You know what sucks? Speeding tickets. Worse than that? Going to court to dispute one without a lawyer. There was a silver lining for a moment — sure the tickets suck, but at least you could get about as close to a lawyer as you’d need to handle it. That safety net is probably going the way of the Dodo. From the ABA Journal:
A would-be class action lawsuit alleges that the DoNotPay website is engaged in the unauthorized practice of law and is harming its customers by providing legal services that are “substandard and poorly done.”
The March 3 suit alleges that DoNotPay violated California’s unfair competition law by holding itself out as a lawyer to California residents and by selling legal services there without a law license.
The DoNotPay legal chatbot was founded in 2015 to help people fight traffic tickets, but it later expanded to help people with immigration applications, small-claims suits and other legal matters. Its founder, Joshua Browder, is a 2017 ABA Journal Legal Rebel.
Those expansions feel a lot farther reaching than speeding tickets! Unfortunately, the suit alleges that the branching out was just more areas for DoNotPay to fail.
The name plaintiff in the suit is Jonathan Faridian, who said he used DoNotPay to draft demand letters, an independent contractor agreement, a small-claims court filing, two LLC operating agreements, and a discrimination complaint with the Equal Employment Opportunity Commission.
But some of the documents “were so poorly or inaccurately drafted that he could not even use them,” the suit says. Demand letters that were supposed to be sent to the opposing party were returned undelivered to Faridian’s home. When Faridian opened one of the letters, a blank piece of paper was inside. He also requested an agency agreement for an online marketing business that he wanted to start, but the language didn’t seem to apply to his business.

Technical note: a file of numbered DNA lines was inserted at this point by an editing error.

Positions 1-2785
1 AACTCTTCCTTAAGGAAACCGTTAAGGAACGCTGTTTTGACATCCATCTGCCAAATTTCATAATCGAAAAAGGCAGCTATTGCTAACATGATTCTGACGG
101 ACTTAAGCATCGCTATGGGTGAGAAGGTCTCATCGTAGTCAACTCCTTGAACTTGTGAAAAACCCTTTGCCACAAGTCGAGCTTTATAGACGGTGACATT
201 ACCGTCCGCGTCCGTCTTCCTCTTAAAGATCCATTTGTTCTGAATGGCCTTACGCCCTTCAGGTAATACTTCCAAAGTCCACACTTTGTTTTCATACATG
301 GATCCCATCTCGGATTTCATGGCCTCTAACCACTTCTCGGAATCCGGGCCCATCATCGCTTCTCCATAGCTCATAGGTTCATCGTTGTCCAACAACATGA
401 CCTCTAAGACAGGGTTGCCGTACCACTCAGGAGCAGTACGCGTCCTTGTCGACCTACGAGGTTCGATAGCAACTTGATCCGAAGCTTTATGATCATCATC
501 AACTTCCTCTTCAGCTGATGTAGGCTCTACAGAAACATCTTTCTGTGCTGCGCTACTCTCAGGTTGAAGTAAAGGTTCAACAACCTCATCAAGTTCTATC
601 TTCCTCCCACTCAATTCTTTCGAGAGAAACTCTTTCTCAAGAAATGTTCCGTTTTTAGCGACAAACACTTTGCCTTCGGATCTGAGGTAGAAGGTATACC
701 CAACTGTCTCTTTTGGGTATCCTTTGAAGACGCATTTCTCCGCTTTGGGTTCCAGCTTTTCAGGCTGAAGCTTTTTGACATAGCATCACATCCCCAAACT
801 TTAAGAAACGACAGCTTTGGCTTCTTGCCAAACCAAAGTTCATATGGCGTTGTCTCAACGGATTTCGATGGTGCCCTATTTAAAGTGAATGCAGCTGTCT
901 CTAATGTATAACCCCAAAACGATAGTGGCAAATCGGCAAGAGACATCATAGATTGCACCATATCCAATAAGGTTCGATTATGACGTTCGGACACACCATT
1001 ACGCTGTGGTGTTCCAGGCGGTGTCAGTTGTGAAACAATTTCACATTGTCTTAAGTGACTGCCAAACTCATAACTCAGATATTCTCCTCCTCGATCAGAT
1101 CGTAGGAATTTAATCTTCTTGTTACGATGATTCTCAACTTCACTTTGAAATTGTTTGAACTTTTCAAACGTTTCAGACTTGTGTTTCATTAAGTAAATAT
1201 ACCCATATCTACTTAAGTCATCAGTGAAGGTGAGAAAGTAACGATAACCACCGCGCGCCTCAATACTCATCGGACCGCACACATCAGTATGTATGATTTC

Will this mark the end of DoNotPay? Probably not — anybody willing to stake a million dollars on the efficacy of their program will likely put in enough work to craft an argument for why this isn’t the unlawful practice of law. Maybe? I’m sure the program will help him figure something out.
Chris Williams became a social media manager and assistant editor for Above the Law in June 2021. Prior to joining the staff, he moonlighted as a minor Memelord™ in the Facebook group Law School Memes for Edgy T14s. He endured Missouri long enough to graduate from Washington University in St. Louis School of Law. He is a former boatbuilder who cannot swim, a published author on critical race theory, philosophy, and humor, and has a love for cycling that occasionally annoys his peers. You can reach him by email at firstname.lastname@example.org and by tweet at @WritesForRent.